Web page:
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J Atten Disord. 2009 Nov;13(3):234-50. doi: 10.1177/1087054709340650. Epub 2009 Jul 20.

College students with ADHD: current status and future directions.

Author information

1
Department of Education and Human Services, Lehigh University, Bethlehem, PA 18015, USA. gjd3@lehigh.edu

Abstract

Approximately 2 to 8% of the college population reports clinically significant levels of ADHD symptomatology and at least 25% of college students with disabilities are diagnosed with ADHD. A comprehensive review of the literature was conducted with findings consistently indicating academic deficits associated with ADHD in college students. It is less clear whether this disorder significantly impacts social, psychological, and neuropsychological functioning. Although several self- and parent-report measures have been developed for this population, very few studies of assessment methods have been conducted. Similarly, no controlled studies of psychopharmacological, psychosocial, or educational interventions have been completed in samples of college students with ADHD. Non-prescribed use (i.e., diversion) of stimulant medication is a growing problem with approximately 7% of college students reporting this behavior. Studies, to date, are limited by lack of controlled investigations, use of small samples, and lack of confirmation of diagnostic status. Comprehensive and methodologically sound investigations are needed, especially regarding treatment, to promote the success of students with ADHD in higher education settings.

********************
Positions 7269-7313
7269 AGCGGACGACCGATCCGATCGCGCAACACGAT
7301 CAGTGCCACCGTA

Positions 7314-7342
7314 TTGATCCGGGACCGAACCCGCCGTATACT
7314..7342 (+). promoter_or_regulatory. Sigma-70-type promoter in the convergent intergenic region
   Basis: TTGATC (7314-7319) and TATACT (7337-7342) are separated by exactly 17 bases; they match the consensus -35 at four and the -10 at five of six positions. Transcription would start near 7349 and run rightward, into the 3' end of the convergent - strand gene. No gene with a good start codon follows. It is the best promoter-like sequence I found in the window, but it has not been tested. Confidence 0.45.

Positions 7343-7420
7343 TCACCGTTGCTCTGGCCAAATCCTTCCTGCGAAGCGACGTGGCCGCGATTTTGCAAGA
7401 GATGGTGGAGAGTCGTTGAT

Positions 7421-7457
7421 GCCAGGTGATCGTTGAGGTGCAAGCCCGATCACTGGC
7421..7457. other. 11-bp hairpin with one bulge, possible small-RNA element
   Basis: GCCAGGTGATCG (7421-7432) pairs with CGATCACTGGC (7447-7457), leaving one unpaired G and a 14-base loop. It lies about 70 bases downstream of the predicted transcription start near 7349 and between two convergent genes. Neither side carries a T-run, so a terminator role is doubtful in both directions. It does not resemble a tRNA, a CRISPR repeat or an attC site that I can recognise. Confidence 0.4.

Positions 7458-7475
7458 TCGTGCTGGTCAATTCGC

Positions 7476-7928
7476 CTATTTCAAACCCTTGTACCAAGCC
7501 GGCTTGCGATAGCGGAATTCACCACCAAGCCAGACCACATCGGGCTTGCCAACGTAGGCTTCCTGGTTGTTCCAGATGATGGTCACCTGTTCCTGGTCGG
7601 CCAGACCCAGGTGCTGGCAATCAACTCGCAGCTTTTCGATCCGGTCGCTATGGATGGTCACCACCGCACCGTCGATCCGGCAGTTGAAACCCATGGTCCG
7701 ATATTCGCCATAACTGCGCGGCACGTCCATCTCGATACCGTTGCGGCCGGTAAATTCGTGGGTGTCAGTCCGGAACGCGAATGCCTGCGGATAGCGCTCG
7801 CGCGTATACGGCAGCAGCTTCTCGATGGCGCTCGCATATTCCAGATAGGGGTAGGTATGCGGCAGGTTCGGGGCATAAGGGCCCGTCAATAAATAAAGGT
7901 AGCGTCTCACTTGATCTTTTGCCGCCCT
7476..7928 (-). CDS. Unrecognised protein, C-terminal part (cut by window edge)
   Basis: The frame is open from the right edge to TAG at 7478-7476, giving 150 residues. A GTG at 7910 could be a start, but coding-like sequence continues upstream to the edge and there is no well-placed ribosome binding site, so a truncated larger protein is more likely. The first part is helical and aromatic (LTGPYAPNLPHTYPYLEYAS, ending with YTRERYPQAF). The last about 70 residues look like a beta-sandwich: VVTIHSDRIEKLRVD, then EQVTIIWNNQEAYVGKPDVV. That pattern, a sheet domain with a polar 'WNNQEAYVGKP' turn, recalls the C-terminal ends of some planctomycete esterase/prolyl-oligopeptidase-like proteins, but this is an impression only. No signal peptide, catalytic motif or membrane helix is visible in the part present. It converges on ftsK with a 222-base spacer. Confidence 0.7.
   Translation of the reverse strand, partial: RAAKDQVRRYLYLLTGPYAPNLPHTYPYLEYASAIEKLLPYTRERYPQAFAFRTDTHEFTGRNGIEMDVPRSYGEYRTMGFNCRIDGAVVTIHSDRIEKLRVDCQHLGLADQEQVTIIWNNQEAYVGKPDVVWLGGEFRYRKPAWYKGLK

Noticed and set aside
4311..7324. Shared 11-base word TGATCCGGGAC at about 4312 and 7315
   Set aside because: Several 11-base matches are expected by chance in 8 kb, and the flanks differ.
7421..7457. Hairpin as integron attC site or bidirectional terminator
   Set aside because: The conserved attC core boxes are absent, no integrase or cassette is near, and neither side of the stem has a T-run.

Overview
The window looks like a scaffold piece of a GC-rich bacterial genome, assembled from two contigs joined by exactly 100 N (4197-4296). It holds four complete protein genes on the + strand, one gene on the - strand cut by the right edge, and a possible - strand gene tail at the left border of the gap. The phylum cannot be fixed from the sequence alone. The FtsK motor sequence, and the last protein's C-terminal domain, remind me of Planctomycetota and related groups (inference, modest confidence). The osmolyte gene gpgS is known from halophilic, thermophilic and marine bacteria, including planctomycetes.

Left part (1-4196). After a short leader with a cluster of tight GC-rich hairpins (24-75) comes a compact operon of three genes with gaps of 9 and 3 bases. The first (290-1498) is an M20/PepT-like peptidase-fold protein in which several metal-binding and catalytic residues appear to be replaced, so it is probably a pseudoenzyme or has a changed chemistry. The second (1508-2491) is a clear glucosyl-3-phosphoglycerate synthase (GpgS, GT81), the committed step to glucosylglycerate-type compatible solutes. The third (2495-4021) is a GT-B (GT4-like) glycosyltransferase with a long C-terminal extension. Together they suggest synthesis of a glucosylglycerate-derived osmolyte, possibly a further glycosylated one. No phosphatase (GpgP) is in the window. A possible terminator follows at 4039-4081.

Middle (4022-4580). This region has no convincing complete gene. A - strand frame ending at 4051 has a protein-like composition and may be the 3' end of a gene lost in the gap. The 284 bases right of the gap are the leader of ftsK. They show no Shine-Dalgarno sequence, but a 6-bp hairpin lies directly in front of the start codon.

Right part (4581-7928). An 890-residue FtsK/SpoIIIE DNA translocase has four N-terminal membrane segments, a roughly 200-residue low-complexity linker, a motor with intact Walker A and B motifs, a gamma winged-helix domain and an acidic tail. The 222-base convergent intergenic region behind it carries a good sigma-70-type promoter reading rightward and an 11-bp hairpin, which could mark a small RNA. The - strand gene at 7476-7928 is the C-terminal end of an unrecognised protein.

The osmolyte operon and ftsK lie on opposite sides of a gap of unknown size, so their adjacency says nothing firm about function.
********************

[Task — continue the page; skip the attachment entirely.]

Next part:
PMID:
19620623
DOI:
10.1177/1087054709340650
[Indexed for MEDLINE]

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